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Concern over power outages grows as demand for electricity continues to rise

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Eirgrid’s insistence that pylons are required over 140km of countryside has been met with significant opposition. Photo: File photo

Eirgrid’s insistence that pylons are required over 140km of countryside has been met with significant opposition. Photo: File photo

Eirgrid’s insistence that pylons are required over 140km of countryside has been met with significant opposition. Photo: File photo

Electricity supplies are to come under greater strain than previously thought this winter, creating deepening fears of outages.

Higher demand and the loss of another power plant means that ‘system alerts’ – a signal that immediate action is needed to prevent outages – will increase.

“There is no question that the current outlook, based on the best information available, is serious,” says EirGrid, which is in charge of the national electricity grid.

“It is likely that in the coming years we will experience system alerts and will need to work proactively to mitigate the risk of more serious impacts.”

The warning comes as EirGrid revises upward its forecast of expected electricity demand for the coming years.

It says the country will most likely need 37pc extra electricity by 2031, although it could be as high as 50pc more.

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Environment and Climate Minister Eamon Ryan. Photo: PA/Brian Lawless

Environment and Climate Minister Eamon Ryan. Photo: PA/Brian Lawless

Environment and Climate Minister Eamon Ryan. Photo: PA/Brian Lawless

When the same exercise was carried out this time last year, the expectation was for a rise of 28-43pc.

Data centres and other large energy-using industries are expected to account for 28pc of all electricity demand in the country by 2031.

The look-ahead comes in EirGrid’s annual generation capacity statement (GCS) published today which warns of a “challenging outlook” over the next 10 years.

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Mark Foley, EirGrid chief executive, said: “Since 2016, the GCS has warned of an increasing tightness between demand and supply.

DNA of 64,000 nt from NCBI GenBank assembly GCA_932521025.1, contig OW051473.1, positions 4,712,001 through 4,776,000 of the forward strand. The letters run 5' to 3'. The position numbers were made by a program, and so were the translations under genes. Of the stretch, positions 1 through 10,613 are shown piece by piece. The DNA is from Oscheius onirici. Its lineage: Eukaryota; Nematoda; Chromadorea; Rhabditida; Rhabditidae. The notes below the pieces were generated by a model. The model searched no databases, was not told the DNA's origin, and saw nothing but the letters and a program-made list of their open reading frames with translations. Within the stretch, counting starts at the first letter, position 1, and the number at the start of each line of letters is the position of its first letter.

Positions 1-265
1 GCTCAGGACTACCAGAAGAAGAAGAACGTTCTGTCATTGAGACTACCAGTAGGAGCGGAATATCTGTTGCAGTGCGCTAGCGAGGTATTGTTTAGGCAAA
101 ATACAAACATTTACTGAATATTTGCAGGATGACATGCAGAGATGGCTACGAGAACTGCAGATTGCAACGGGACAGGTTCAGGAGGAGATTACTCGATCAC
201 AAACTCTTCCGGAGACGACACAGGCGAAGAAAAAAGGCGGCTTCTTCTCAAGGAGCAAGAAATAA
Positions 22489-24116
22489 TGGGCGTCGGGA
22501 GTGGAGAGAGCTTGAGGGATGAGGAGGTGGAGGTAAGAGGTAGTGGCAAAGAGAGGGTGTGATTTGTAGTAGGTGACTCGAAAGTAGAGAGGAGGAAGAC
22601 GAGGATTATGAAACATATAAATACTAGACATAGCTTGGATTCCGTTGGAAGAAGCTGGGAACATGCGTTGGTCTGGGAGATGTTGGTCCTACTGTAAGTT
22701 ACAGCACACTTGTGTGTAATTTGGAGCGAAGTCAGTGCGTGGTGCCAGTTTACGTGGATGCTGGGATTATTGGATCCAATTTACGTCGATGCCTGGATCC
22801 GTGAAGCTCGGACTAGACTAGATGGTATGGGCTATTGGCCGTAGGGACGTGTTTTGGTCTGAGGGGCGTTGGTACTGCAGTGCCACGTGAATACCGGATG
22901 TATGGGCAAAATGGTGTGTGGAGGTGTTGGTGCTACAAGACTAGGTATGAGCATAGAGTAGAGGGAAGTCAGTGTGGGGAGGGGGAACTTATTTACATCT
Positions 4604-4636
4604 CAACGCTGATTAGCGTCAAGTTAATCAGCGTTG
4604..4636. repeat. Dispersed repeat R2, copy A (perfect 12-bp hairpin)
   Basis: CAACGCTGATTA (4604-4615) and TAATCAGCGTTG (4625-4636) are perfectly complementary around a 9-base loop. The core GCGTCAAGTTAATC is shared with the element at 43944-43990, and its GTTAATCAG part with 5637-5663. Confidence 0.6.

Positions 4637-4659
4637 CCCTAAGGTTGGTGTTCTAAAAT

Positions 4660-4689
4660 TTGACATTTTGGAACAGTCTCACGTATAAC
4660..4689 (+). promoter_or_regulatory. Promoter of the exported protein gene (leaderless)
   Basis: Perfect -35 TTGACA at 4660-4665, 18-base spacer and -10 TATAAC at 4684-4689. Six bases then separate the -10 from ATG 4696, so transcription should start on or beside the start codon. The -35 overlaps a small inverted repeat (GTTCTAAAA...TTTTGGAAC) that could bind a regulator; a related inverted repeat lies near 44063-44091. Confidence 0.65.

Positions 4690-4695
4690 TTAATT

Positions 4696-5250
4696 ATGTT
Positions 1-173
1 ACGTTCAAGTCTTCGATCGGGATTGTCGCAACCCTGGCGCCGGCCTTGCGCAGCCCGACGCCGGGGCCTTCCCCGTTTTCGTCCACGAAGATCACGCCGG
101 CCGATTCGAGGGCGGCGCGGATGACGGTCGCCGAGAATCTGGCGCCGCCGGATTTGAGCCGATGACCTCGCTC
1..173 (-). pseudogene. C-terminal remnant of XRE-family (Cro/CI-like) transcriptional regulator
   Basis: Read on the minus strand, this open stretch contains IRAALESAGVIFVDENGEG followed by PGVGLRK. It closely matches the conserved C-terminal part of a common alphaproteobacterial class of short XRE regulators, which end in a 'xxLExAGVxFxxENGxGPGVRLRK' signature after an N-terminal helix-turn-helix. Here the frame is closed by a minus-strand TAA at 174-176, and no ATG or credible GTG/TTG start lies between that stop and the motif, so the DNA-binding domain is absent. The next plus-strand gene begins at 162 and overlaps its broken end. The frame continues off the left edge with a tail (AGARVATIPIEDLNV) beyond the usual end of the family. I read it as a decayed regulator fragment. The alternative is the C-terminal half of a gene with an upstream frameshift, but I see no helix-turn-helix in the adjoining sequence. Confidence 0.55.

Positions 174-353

“This year’s GCS forecasts significant capacity deficits over the coming years with an increase in the tightness between supply and demand.

“The number of system alerts will increase as our economy grows, electricity generators exit the market and demand increases, with significant new additional demand from the heat and transport sectors as they are electrified.”

Reining in demand for electricity would also be necessary, particularly at peak time when demand was at its highest.

The outlook was already difficult after a number of contracts for ‘generation capacity’ – new or expanded power plants capable of adding to the total amount of electricity produced in the country – fell through last year.

New contracts have been signed but will take time to build and become operational.

In the meantime, three out of the four oil-fired generating units at the SSE-owned Tarbert power plant in Co Kerry that were due for retirement in the coming years have been shut early after recurring technical problems.

A surge in extra demand from data centres, described as “very strong” and higher than previously forecast, is expected between now and the end of 2024.

That will come from data centres already in development that have agreements for connection to the electricity grid.

Late last year, the energy regulator advised EirGrid to place restrictions on new data centre grid applicants by requiring them to provide for their own power or only allowing them connection outside of Dublin in places where there was spare capacity locally.

That policy was being applied, EirGrid said. “This makes new data centres ‘net-zero demand’ from a GCS adequacy perspective.”

Other strains on supply will come from the general expansion of the population and economy, however, and the growth in electric vehicles and heat pumps which is expected to take off significantly from 2025 onwards.

EirGrid said it was essential that more new generation capacity was ordered and while the longer-term focus is to ramp up wind and solar, new gas-fired plants will continue to be needed in the interim.

To avoid more immediate difficulties, it would be necessary to prolong the life of older power plants beyond their intended retirement date.

Reining in demand for electricity would also be necessary, particularly at peak time when demand was at its highest.

EirGrid said last week’s moves by the energy regulator to raise peak-time charges would help.

 
 
 


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